When I was a boy: you heated food in a saucepan on the stove; you actually dialed the phone; you had to watch a television program when it actually aired; you had to look up common facts in encyclopedias; home movies were taken, the film developed, and shown on large (often malfunctioning projectors) about once every 3 years. My mother would ask me if I thought she had a "shoe phone" whenever I'd ask to contact my father in a shopping center.
This evening, I've created some dvd's, emailed several friends, am copying my digital video to my computer to edit and make laser encoded digital copies the likes of which Spock on Star Trek could only have dreamed. My wife has been video conferencing with her sister in halifax and transmitting photos (taken today) of a new bedroom set we're considering purchasing.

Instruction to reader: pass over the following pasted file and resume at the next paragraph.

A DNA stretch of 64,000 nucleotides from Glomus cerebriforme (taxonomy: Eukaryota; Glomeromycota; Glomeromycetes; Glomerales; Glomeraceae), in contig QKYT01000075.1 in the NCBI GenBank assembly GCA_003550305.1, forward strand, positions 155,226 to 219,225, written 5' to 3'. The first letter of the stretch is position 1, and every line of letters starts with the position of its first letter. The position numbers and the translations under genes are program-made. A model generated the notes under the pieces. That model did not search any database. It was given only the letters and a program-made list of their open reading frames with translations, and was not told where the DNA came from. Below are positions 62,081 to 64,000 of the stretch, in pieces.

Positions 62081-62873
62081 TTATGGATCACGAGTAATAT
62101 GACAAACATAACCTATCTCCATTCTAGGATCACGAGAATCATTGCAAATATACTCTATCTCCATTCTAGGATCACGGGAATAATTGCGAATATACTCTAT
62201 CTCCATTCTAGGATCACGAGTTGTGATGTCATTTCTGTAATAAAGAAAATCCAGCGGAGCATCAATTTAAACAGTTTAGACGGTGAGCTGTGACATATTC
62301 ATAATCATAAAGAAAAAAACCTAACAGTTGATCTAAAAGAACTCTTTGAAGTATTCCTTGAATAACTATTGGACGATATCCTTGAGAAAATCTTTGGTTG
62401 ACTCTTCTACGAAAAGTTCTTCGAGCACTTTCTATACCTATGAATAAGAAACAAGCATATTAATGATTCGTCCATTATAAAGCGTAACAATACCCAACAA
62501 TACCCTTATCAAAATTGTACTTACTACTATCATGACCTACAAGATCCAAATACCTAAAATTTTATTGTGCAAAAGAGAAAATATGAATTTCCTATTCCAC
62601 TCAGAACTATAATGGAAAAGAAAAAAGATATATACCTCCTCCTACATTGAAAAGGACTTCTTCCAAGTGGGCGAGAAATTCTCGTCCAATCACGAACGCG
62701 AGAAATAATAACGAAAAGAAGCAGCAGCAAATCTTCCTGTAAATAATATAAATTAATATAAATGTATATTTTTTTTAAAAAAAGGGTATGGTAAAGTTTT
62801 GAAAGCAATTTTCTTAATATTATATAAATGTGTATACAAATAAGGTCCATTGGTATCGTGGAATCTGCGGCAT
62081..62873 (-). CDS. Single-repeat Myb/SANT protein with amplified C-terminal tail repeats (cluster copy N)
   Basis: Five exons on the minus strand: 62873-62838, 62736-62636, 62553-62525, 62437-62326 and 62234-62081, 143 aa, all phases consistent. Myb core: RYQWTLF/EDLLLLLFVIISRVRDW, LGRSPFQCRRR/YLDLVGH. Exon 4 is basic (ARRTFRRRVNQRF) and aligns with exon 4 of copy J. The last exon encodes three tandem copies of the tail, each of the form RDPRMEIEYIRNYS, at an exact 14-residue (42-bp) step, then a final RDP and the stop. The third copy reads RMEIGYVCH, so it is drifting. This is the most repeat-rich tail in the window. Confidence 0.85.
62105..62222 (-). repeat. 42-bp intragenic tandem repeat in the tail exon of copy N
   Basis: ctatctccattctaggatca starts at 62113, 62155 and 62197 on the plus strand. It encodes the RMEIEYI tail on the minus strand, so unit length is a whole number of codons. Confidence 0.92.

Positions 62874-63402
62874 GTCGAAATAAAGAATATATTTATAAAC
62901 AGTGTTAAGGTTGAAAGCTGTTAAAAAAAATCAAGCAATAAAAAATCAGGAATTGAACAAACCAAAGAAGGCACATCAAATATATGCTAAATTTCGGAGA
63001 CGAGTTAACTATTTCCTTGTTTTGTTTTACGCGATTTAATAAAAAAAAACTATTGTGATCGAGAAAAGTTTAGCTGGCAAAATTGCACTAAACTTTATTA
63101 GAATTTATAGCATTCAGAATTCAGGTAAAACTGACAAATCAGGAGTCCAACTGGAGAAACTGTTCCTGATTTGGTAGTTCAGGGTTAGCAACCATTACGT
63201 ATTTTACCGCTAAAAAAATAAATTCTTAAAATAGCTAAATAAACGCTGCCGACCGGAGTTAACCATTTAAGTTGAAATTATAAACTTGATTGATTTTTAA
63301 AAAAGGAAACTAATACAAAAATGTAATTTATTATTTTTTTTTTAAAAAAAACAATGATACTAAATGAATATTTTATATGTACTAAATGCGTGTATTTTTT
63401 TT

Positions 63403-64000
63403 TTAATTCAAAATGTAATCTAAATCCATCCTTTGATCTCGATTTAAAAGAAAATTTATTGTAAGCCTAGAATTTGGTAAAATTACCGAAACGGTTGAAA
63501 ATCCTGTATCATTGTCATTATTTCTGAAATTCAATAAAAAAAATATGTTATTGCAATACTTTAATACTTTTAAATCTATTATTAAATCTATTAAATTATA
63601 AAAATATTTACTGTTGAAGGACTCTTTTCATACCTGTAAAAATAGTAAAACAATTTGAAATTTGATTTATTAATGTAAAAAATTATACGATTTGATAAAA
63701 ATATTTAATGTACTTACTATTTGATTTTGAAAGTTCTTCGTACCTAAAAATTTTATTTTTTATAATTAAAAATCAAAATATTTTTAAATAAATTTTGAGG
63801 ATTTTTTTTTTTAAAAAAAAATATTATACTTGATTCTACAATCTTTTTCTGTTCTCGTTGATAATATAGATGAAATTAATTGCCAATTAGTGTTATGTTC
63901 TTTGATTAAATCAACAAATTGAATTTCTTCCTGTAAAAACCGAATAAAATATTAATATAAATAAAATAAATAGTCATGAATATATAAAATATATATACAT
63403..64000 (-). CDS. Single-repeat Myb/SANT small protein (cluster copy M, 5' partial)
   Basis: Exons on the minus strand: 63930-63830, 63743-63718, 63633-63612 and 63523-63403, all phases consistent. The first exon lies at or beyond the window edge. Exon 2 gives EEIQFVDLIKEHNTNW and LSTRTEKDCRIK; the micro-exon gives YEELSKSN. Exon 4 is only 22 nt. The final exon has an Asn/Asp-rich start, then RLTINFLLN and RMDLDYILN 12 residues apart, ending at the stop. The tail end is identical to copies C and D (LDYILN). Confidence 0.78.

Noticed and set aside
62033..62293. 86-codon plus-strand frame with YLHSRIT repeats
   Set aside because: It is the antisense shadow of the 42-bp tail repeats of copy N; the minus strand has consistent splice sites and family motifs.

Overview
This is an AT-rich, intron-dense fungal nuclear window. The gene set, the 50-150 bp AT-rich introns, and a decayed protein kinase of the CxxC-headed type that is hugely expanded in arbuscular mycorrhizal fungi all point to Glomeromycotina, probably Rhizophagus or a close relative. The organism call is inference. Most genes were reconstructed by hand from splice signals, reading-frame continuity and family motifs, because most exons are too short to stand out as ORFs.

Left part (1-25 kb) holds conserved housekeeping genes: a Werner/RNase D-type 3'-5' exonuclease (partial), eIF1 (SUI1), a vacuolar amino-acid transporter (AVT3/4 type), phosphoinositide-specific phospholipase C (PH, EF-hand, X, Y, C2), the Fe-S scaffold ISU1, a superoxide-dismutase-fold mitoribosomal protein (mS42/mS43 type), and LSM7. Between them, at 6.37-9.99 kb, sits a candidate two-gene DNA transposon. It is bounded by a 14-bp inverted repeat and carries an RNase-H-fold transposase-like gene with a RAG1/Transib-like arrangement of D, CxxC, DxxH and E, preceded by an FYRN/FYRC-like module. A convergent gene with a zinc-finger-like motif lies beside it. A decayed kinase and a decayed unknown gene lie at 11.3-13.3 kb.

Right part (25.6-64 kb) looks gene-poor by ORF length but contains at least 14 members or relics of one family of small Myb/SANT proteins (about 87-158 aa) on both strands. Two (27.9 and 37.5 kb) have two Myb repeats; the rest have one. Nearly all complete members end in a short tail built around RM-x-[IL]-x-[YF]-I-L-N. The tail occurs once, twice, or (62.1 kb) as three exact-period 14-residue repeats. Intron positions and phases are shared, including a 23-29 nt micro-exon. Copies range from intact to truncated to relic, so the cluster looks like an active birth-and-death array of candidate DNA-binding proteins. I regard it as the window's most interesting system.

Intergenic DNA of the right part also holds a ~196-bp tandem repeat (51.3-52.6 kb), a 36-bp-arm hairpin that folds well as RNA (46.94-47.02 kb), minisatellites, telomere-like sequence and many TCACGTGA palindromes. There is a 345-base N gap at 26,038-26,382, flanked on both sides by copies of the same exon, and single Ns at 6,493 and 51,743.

I know that in my field of work I'm not supposed to be suprised at these things... but sometimes you just think of these things, and be amazed.
Perhaps the greatest change in the past five years is that these technologies are starting to actually work. Digital photography, broadband speeds, and the internet have really just started to become a common, and quite reliable part of our everyday lives.
Now, if only I could dial my cell phone without going through 5 sets of menus.